• If connectivity to the printer is the problem, tickets in the meter are likely shown as needing to be printed. This error stops the system because tickets are caught and must be cleared out. The simple solution is fixing the wiring to the printer. Though less common, mechanical problems are also possible. Mechanical issues include checking valves, malfunctioning air eliminator parts, and leaking diaphragm solenoids.
  • Pump Failure

    • Pump failures, whether PTO or hydraulically driven, can be diagnosed. A common problem that leads to pump failure is bypass reliefs from adjustment. This causes the bypass to “back itself off” and triggers the pump to relieve pressure and bypass back into the pump.
    • Another pump failure cause is leaking mechanical seals. Vanes can be worn, and housing can be grooved if a large amount of grit is not caught by a screen and pumped out. While vanes can be repaired, badly grooved housing may need to be replaced. If the pump runs too fast with no product to lubricate the vanes, there’s a good chance a PTO was engaged while driving. In most cases, this leads to grooved housing or overheating bearings. The pump has to be disassembled to determine if it is repairable.
  • Verified Outage Complications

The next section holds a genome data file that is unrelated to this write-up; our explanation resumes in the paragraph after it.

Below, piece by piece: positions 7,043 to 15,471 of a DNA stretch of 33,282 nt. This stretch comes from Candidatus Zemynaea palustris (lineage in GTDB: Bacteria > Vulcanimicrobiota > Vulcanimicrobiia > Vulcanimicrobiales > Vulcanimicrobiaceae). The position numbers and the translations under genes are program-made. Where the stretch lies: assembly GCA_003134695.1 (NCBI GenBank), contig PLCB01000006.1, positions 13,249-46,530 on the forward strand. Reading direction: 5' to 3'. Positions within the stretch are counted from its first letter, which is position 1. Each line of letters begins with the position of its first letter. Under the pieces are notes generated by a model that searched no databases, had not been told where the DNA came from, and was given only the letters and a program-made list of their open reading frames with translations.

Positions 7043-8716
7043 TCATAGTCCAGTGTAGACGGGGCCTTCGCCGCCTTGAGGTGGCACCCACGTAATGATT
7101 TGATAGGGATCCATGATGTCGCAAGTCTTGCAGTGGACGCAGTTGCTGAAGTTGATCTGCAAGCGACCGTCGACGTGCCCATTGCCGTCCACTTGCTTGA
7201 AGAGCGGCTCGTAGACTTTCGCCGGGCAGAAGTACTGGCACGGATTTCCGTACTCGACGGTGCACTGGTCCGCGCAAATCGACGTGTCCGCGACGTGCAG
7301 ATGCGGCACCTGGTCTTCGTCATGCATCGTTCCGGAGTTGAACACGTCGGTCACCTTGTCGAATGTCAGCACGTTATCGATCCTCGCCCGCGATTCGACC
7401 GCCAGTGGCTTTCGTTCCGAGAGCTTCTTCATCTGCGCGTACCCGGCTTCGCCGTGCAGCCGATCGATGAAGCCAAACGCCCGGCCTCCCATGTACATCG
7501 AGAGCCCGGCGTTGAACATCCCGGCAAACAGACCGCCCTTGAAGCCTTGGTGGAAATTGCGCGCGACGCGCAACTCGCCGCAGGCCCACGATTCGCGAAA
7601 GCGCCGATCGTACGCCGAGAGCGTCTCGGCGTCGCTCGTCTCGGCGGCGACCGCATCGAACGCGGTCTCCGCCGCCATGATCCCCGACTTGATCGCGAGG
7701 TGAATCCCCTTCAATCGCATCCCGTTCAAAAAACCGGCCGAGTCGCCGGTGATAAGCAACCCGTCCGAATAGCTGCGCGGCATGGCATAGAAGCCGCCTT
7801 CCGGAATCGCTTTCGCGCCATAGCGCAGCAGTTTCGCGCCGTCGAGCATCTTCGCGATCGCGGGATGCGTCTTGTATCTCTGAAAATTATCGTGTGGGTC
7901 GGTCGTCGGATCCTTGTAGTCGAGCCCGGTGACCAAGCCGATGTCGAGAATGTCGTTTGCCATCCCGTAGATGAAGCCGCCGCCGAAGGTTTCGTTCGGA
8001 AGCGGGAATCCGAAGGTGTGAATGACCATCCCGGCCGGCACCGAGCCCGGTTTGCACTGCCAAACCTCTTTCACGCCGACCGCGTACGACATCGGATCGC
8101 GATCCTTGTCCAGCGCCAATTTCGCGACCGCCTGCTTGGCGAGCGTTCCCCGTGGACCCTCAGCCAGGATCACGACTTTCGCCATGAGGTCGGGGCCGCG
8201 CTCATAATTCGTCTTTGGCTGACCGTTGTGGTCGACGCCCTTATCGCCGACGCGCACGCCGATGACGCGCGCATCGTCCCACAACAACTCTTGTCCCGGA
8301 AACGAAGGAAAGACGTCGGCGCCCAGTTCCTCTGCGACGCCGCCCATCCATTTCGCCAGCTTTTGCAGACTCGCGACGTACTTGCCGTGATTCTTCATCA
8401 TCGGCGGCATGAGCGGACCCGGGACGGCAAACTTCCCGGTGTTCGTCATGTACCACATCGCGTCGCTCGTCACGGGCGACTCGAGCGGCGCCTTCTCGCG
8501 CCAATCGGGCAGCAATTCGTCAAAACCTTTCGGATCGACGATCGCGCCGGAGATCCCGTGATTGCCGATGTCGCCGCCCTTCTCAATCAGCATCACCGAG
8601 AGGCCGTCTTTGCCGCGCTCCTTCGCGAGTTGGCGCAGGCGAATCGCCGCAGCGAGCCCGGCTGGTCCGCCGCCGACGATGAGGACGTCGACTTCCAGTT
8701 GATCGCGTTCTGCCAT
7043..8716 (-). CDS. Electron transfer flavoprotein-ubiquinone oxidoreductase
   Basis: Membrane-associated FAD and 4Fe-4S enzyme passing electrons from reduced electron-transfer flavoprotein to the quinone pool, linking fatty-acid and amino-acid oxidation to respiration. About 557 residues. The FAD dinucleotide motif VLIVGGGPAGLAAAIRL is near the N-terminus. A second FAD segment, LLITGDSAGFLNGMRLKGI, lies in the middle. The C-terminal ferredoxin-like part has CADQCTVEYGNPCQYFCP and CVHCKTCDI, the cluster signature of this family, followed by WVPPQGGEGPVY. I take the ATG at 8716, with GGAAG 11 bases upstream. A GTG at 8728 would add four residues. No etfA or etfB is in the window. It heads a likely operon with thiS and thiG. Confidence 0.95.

• Virtually all loading racks require a tank to have a verified outage point. This ensures there is enough room in the compartment and that it doesn’t cause a spill. The typical outage is 60 gallons. That’s because tanks fill so quickly that 60 gallons are needed for a tank overfill protection system’s electrical signal to shut down the valves at the loading dock.
  • Partial Loads in Tankers

    • Most carriers have not adopted the “retain” portion of the loading system. The probes of a tank overfill protection system relay if a partial load is still on the bottom of the tank. Often, carriers don’t utilize this adoption because of the maintenance costs associated with caring for a second system that loading facilities don’t require.
  • Electrical Failure and Voltage Issues

    • Ideally, this is the first thing to confirm with any electrical component on a truck or trailer. Fuel tank overfill protection systems are susceptible to voltage going out of the ECU and the probes. They are built to operate with less than 12 volts, but a steady power as close to 12 volts is always a target to consider when diagnosing electrical failures.

The Benefits of Preventing Gas Tank Overfill for Your Fleet

Overfill prevention systems play a critical role in fuel tank safety. These systems prevent hazardous overfills and spillage in storage tanks. This safeguards people, vehicles, and the cargo they transport and reduces the risk of accidents and associated liabilities.

They also streamline commissioning processes, saving time and money during installation and setup. Ongoing maintenance costs are minimized as the risk of costly repairs caused by overfills is significantly reduced.

Prevent Overfill in Gas Tanks by Partnering With White Tank & Truck Repair

For over 30 years, White Tank & Truck Repair has been the go-to source for tank and truck services in Missouri, Kansas, and southern Illinois. From pump failures to terminal faults, there’s no issue too complicated or complex for our experienced technicians. We can efficiently diagnose and repair issues with your tank overfill protection system. Reach out today to schedule an appointment and get your truck back on the road with minimized downtime.